ex·change /ɪksˈʧenʤ, ˈɛksˌ/
交換 互換 對換
Ex·change, v. t. [imp. & p. p. Exchanged p. pr. & vb. n. Exchanging ]
1. To part with give, or transfer to another in consideration of something received as an equivalent; -- usually followed by for before the thing received.
Exchange his sheep for shells, or wool for a sparking pebble or a diamond. --Locke.
2. To part with for a substitute; to lay aside, quit, or resign (something being received in place of the thing parted with); as, to exchange a palace for cell.
And death for life exchanged foolishly. --Spenser.
To shift his being
Is to exchange one misery with another. --Shak.
3. To give and receive reciprocally, as things of the same kind; to barter; to swap; as, to exchange horses with a neighbor; to exchange houses or hats.
Exchange forgiveness with me, noble Hamlet. --Shak.
Syn: -- To barter; change; commute; interchange; bargain; truck; swap; traffic.
Ex·change, v. i. To be changed or received in exchange for; to pass in exchange; as, dollar exchanges for ten dimes.
1. The act of giving or taking one thing in return for another which is regarded as an equivalent; as, an exchange of cattle for grain.
2. The act of substituting one thing in the place of another; as, an exchange of grief for joy, or of a scepter for a sword, and the like; also, the act of giving and receiving reciprocally; as, an exchange of civilities or views.
3. The thing given or received in return; esp., a publication exchanged for another.
4. Com. The process of setting accounts or debts between parties residing at a distance from each other, without the intervention of money, by exchanging orders or drafts, called bills of exchange. These may be drawn in one country and payable in another, in which case they are called foreign bills; or they may be drawn and made payable in the same country, in which case they are called inland bills. The term bill of exchange is often abbreviated into exchange; as, to buy or sell exchange.
Note: ☞ A in London is creditor to B in New York, and C in London owes D in New York a like sum. A in London draws a bill of exchange on B in New York; C in London purchases the bill, by which A receives his debt due from B in New York. C transmits the bill to D in New York, who receives the amount from B.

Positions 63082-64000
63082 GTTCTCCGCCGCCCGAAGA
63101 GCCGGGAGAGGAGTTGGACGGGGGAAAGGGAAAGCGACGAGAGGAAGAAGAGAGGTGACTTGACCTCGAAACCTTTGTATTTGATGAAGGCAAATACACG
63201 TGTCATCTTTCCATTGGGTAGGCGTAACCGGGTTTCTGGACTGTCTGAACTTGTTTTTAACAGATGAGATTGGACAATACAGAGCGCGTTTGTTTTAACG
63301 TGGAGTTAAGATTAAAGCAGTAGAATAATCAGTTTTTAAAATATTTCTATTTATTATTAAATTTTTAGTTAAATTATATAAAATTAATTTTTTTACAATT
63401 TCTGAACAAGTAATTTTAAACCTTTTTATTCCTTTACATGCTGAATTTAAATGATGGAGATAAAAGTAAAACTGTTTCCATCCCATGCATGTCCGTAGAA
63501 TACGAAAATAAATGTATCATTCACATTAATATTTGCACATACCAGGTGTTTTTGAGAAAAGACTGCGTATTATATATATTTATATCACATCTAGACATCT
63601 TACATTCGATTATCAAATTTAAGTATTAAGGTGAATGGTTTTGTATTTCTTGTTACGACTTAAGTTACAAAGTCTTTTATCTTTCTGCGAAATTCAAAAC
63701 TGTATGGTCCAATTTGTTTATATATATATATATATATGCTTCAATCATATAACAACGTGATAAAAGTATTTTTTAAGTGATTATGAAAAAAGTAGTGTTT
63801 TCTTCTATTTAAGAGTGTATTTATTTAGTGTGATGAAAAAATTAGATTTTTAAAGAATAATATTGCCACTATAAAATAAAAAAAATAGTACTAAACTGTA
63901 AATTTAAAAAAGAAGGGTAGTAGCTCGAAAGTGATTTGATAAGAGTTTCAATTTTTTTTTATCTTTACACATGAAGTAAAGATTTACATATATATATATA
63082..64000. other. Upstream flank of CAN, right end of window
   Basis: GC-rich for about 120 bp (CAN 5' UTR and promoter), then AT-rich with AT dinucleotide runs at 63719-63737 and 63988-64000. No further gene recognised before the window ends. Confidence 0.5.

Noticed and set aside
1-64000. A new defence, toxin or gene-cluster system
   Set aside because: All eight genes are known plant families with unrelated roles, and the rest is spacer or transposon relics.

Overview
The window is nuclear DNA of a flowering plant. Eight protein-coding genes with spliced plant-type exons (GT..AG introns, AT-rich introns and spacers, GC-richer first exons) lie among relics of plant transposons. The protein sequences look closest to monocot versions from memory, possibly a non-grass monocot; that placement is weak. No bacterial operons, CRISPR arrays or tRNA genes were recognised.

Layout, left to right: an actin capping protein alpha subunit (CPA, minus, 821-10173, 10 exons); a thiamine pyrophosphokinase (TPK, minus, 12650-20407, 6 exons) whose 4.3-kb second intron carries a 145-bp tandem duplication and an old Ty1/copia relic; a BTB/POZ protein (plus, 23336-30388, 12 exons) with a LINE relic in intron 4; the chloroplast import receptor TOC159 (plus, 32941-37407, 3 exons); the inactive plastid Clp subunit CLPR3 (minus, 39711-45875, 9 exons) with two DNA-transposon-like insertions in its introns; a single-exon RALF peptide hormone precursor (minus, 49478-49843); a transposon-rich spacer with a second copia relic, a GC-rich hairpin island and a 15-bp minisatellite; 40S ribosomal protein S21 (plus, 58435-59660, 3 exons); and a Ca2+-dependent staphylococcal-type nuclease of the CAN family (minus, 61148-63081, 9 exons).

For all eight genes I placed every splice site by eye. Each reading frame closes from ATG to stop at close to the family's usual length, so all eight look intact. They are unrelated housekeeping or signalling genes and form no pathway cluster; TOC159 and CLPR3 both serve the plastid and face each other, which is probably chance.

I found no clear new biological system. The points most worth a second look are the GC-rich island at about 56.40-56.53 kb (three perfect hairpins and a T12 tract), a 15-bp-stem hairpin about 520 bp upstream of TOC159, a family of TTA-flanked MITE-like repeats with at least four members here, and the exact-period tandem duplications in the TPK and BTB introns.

5. Law A mutual grant of equal interests, the one in consideration of the other. Estates exchanged must be equal in quantity, as fee simple for fee simple.
6. The place where the merchants, brokers, and bankers of a city meet at certain hours, to transact business; also, the institution which sets regulations and maintains the physical facilities of such a place; as, the New York Stock Exchange; a commodity exchange. In this sense the word was at one time often contracted to 'change
Arbitration of exchange. See under Arbitration.
Bill of exchange. See under Bill.
Exchange broker. See under Broker.
Par of exchange, the established value of the coin or standard of value of one country when expressed in the coin or standard of another, as the value of the pound sterling in the currency of France or the United States. The par of exchange rarely varies, and serves as a measure for the rise and fall of exchange that is affected by the demand and supply. Exchange is at par when, for example, a bill in New York, for the payment of one hundred pounds sterling in London, can be purchased for the sum. Exchange is in favor of a place when it can be purchased there at or above par.
Telephone exchange, a central office in which the wires of any two telephones or telephone stations may be connected to permit conversation.
Syn: -- Barter; dealing; trade; traffic; interchange.
n 1: chemical process in which one atom or ion or group changes
places with another
2: a mutual expression of views (especially an unpleasant one);
"they had a bitter exchange"
3: the act of changing one thing for another thing; "Adam was
promised immortality in exchange for his disobedience";
"there was an exchange of prisoners"
4: the act of giving something in return for something
received; "deductible losses on sales or exchanges of
property are allowable"
5: a workplace that serves as a telecommunications facility
where lines from telephones can be connected together to
permit communication [syn: central, telephone exchange]
6: a workplace for buying and selling; open only to members
7: (sports) an unbroken sequence of several successive strokes;
"after a short rally Connors won the point" [syn: rally]
8: reciprocal transfer of equivalent sums of money especially
the currencies of different countries; "he earns his
living from the interchange of currency" [syn: interchange]
9: the act of putting one thing or person in the place of
another: "he sent Smith in for Jones but the substitution
came too late to help" [syn: substitution, commutation]
10: (chess) gaining (or losing) a rook in return for a knight or
bishop; "black lost the exchange"
11: (chess) the capture by both players (usually on consecutive
moves) of pieces of equal value; "the endgame began after
the exchange of queens"
v 1: give to, and receive from, one another; "Would you change
places with me?"; "We have been exchanging letters for a
year" [syn: change, interchange]
2: exchange or replace with another, usually of the same kind
or category; "Could you convert my dollars into pounds?";
"He changed his name"; "convert centimeters into inches";
"convert holdings into shares" [syn: change, commute,
3: change over, change around, or switch over [syn: switch
4: hand over one and receive another, approximately equivalent;
"exchange prisoners"; "exchange employees between
branches of the company"
5: exchange a penalty for a less severe one [syn: commute, convert]